Paderborn are strong when they can challenge the opponent on the wings. They are able to lash out from their compact 4-4-2 quickly and efficiently when they are not sufficiently pressed by the opponent. In the game against Dortmund, they at the same time managed to be creative with the ball. Here too, the opponent’s playing style played into their hands. Favre’s pressing is hardly ever man-oriented even during a high press.
Dortmund exerted pressure against the ball of a sort because they kept the spaces occupied, but Paderborn’s players were able to get into free positions again and again without being immediately put under pressure when they received the ball. With these short possession phases Paderborn took a high risk, but at the same time enjoyed some relief and brief spells of recovery.
And this is exactly what makes Paderborn so different from many other teams. On average, WhoScored lists only 13.2% of the SCP’s own passes as “long”. 56 long balls per game mean 16th place in the league, and a comparison with upstarts Union Berlin, for example, shows the difference: 18.6% of all passes by Union are classified as “long”. 72 per game is the highest value in the Bundesliga. Leverkusen (9.9%), Bayern (8.8%), Hoffenheim (11.3%), Bremen (12.2%), Dortmund (8.3%), Gladbach (11.2%) and Leipzig (9.1%) are the only teams with a smaller relative proportion of long balls in their own game.
It is this direct, aggressive and courageous style that made Paderborn’s promotion to the Bundesliga possible in the first place. At the same time, the season also showed that mistakes at this level are punished all the harder. Steffen Baumgart is still more than content with the progress his side as made so far. Because he knows that almost everyone in Paderborn stands behind him and his philosophy. And if Paderborn continue to be as eager to learn and as adaptive as they have proven to be, there is still a chance that they might stay in the league despite their significant quality disadvantage.
As far as the match against Bayern is concerned, Baumgart will probably hope that Bayern gift him two of their recent second half performances. Bayern can learn a lot from Paderborn’s aforementioned match against Dortmund. If Bayern leave Paderborn too much room for their build-up play, they leave themselves vulnerable, especially considering their very high default positioning.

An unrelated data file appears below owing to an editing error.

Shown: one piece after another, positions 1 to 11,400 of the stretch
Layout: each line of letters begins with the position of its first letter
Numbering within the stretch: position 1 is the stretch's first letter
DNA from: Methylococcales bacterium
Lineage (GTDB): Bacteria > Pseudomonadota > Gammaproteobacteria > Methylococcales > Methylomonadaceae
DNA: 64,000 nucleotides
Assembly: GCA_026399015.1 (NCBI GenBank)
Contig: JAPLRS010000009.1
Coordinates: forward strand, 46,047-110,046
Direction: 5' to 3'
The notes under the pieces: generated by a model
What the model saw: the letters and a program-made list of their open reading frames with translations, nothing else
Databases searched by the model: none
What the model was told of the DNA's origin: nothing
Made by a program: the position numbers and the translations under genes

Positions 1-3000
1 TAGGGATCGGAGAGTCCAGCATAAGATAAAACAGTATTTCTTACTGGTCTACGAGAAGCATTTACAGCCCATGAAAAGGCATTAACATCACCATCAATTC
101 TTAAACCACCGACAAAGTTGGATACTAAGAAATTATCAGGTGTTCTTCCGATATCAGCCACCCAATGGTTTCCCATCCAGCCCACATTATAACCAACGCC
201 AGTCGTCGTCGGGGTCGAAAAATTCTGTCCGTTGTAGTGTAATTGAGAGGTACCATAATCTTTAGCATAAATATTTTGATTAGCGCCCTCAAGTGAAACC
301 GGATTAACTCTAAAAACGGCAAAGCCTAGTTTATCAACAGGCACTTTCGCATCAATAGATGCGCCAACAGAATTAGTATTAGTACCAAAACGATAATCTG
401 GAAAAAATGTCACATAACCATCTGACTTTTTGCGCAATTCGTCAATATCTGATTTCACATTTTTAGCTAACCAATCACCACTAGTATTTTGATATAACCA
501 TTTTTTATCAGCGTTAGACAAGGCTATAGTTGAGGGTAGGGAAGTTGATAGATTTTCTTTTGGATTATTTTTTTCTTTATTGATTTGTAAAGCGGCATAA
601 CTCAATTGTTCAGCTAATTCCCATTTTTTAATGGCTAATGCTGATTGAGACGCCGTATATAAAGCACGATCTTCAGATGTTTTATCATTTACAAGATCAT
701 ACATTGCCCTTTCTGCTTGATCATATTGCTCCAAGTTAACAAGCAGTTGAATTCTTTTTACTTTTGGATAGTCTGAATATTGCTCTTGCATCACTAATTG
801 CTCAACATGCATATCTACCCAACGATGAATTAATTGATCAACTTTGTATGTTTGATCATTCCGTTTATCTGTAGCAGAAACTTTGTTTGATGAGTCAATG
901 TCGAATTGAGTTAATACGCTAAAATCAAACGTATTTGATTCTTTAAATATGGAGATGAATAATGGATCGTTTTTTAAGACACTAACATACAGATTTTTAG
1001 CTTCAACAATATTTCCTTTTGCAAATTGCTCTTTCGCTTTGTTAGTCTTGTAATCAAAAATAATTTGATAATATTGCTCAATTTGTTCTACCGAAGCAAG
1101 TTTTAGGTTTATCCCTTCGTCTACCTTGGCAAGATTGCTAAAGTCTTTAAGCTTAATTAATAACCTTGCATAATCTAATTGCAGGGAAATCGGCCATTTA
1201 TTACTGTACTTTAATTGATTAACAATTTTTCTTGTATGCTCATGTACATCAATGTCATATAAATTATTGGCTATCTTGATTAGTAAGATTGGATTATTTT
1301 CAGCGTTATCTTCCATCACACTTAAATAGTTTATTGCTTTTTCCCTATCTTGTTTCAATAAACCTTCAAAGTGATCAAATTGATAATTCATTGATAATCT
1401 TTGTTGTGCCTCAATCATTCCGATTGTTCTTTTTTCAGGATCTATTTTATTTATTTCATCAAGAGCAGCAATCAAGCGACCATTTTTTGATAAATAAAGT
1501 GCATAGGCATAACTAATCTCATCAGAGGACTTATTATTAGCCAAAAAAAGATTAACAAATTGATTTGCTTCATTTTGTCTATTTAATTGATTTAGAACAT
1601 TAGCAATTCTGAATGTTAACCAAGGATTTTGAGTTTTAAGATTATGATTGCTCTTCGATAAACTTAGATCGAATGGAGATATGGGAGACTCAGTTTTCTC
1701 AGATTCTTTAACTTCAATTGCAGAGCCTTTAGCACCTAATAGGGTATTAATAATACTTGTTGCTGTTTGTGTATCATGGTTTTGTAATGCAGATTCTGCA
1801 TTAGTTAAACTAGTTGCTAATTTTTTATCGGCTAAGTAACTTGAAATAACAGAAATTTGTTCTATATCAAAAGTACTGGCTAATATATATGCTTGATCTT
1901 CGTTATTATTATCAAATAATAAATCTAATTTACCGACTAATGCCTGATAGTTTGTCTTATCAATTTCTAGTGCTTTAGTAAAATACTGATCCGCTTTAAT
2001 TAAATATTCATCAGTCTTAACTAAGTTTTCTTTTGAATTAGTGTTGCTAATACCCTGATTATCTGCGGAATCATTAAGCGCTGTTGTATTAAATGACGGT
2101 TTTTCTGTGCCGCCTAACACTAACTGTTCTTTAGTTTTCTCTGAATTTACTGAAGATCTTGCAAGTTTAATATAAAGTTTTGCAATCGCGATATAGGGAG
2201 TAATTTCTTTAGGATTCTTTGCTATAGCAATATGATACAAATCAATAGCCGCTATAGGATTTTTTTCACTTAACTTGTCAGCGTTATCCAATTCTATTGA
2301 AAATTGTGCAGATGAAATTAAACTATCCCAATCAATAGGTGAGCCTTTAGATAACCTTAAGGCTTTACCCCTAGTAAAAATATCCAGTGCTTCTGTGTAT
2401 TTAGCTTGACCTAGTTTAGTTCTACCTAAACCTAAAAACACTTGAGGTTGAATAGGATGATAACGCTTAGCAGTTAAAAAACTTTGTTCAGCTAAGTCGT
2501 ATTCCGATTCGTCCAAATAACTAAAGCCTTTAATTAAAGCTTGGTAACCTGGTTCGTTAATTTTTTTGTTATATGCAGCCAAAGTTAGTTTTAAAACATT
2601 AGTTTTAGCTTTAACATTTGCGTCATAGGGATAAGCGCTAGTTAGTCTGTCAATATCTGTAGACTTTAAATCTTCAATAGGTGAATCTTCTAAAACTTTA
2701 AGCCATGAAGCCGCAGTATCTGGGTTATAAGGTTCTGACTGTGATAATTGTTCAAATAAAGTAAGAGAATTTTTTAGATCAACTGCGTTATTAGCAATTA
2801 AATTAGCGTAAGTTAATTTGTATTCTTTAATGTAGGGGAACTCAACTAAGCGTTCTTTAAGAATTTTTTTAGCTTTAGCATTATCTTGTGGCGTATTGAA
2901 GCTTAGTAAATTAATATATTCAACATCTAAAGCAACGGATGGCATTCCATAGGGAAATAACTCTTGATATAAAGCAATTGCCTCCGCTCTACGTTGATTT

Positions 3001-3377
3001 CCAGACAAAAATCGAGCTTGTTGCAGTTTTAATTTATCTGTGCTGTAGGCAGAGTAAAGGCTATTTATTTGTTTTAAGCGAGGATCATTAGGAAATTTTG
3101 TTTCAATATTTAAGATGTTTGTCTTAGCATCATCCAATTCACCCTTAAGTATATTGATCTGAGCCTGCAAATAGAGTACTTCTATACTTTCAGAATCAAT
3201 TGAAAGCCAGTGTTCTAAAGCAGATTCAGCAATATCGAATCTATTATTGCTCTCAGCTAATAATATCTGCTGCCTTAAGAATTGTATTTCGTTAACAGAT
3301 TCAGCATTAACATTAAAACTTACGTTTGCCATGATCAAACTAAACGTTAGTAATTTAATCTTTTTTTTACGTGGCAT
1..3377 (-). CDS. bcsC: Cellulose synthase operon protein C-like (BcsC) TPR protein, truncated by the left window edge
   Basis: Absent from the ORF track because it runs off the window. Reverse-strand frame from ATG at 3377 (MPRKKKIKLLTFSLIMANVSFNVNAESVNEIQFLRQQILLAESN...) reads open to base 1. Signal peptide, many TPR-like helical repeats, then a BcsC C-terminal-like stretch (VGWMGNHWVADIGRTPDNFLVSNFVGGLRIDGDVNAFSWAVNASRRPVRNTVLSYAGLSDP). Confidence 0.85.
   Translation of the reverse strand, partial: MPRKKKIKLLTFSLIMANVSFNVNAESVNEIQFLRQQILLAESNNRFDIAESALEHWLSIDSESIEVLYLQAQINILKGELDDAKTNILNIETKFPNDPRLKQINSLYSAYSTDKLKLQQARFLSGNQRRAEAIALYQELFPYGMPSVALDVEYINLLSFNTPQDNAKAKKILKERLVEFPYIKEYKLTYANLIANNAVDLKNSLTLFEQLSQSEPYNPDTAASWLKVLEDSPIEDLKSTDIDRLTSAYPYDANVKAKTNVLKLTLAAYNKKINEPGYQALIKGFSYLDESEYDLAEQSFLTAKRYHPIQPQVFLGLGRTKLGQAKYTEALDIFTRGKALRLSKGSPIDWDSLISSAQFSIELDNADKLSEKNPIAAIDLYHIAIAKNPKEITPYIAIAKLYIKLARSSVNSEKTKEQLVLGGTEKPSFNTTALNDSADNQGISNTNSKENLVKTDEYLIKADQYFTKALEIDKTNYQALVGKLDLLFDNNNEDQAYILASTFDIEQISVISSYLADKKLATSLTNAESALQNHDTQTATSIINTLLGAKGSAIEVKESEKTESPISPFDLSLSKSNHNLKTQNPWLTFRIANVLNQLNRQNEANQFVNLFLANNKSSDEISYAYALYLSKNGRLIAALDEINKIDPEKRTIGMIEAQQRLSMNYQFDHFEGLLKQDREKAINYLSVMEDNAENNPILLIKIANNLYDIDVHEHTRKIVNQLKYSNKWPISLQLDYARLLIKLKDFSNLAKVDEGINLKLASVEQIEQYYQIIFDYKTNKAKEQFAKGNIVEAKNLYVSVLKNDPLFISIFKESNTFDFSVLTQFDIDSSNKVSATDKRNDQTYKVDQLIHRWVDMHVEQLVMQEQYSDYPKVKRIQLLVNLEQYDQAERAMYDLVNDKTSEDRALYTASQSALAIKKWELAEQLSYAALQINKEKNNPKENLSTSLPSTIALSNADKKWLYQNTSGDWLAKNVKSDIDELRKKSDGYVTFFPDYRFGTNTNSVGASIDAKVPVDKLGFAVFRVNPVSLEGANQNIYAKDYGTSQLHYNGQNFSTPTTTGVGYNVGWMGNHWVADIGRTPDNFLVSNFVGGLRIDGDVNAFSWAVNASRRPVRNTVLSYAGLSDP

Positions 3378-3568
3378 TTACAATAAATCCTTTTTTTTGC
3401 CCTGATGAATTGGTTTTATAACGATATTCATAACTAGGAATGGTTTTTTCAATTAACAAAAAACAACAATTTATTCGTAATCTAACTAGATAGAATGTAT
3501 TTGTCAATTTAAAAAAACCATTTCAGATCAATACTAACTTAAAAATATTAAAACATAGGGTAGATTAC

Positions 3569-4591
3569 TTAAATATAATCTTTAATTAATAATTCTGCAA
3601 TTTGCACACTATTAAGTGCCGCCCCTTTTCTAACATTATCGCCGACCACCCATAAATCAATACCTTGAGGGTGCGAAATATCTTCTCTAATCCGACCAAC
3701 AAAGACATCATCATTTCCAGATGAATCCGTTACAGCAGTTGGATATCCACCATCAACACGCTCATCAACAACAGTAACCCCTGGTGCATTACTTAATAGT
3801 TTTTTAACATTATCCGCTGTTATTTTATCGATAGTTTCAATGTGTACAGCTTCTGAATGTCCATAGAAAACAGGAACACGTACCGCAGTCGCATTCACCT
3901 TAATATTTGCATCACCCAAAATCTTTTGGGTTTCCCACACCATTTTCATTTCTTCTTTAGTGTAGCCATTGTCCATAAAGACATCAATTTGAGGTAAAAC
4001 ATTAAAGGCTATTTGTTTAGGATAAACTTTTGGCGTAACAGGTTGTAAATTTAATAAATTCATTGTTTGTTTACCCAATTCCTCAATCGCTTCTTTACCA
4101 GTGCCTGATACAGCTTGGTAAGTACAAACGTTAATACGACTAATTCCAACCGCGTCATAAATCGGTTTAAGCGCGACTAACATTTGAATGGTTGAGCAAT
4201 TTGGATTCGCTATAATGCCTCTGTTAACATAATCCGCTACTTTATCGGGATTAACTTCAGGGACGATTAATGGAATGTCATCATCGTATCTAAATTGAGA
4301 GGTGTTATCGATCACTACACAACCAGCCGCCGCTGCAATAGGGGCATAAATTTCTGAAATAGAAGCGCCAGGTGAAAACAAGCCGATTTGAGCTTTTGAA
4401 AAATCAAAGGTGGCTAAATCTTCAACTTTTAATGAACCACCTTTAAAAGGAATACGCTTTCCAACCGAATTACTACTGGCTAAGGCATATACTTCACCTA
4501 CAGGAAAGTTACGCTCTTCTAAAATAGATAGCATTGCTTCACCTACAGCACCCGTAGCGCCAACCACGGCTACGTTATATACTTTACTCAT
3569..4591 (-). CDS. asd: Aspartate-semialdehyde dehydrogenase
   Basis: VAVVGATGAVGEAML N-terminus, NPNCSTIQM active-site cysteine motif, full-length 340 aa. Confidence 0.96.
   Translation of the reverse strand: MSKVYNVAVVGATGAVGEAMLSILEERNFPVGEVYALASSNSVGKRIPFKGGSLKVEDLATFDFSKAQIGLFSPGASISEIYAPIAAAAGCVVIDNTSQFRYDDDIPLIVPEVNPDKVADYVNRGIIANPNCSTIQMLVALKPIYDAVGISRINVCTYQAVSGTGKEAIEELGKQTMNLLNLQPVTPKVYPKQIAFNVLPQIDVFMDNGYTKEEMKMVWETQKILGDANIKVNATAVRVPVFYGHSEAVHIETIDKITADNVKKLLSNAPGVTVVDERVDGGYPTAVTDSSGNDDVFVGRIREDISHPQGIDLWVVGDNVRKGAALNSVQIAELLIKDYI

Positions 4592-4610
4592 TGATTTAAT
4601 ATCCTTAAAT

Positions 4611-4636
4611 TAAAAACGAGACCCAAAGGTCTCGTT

It will be important for Bayern to constantly force the visitors from Paderborn to make decisions. Then they will make mistakes and open the door. Dortmund was only able to show this in the second half, when Brandt, a player who constantly gravitates towards the half spaces, was on the pitch.
But the goals Bayern scored in the 2-3 away victory laid out a good pattern to replicate too. Bayern built up from the back via the full-backs, who put the ball into the half spaces, from where the wingers on either ran in behind the back line for the through ball. Simple principle (draw the opponent into the center and then play the ball into the resulting open spaces in behind), not always so easy to carry out. Because for this you need speed and precision.
In most of the recent first halves, Bayern were able to execute this tactic with breathtaking intensity. It remains to be seen whether they are able to take the next step and maintain control of a game when they deliberately lower the intensity for a time to save energy.
Paderborn will demand a lot from Bayern at any rate. But they will demand all the more if they are permitted to. In the end, the championship will not be decided in the few top matches of the season, as was wrongly suggested in many places before the match against Leipzig. It will be decided in moments like these, when FC Bayern are about to play their most important game of the season next Tuesday, but first have to summon their mental focus for a necessary duty. After all, every premature thought of Tuesday only makes a surprise on Friday evening more likely.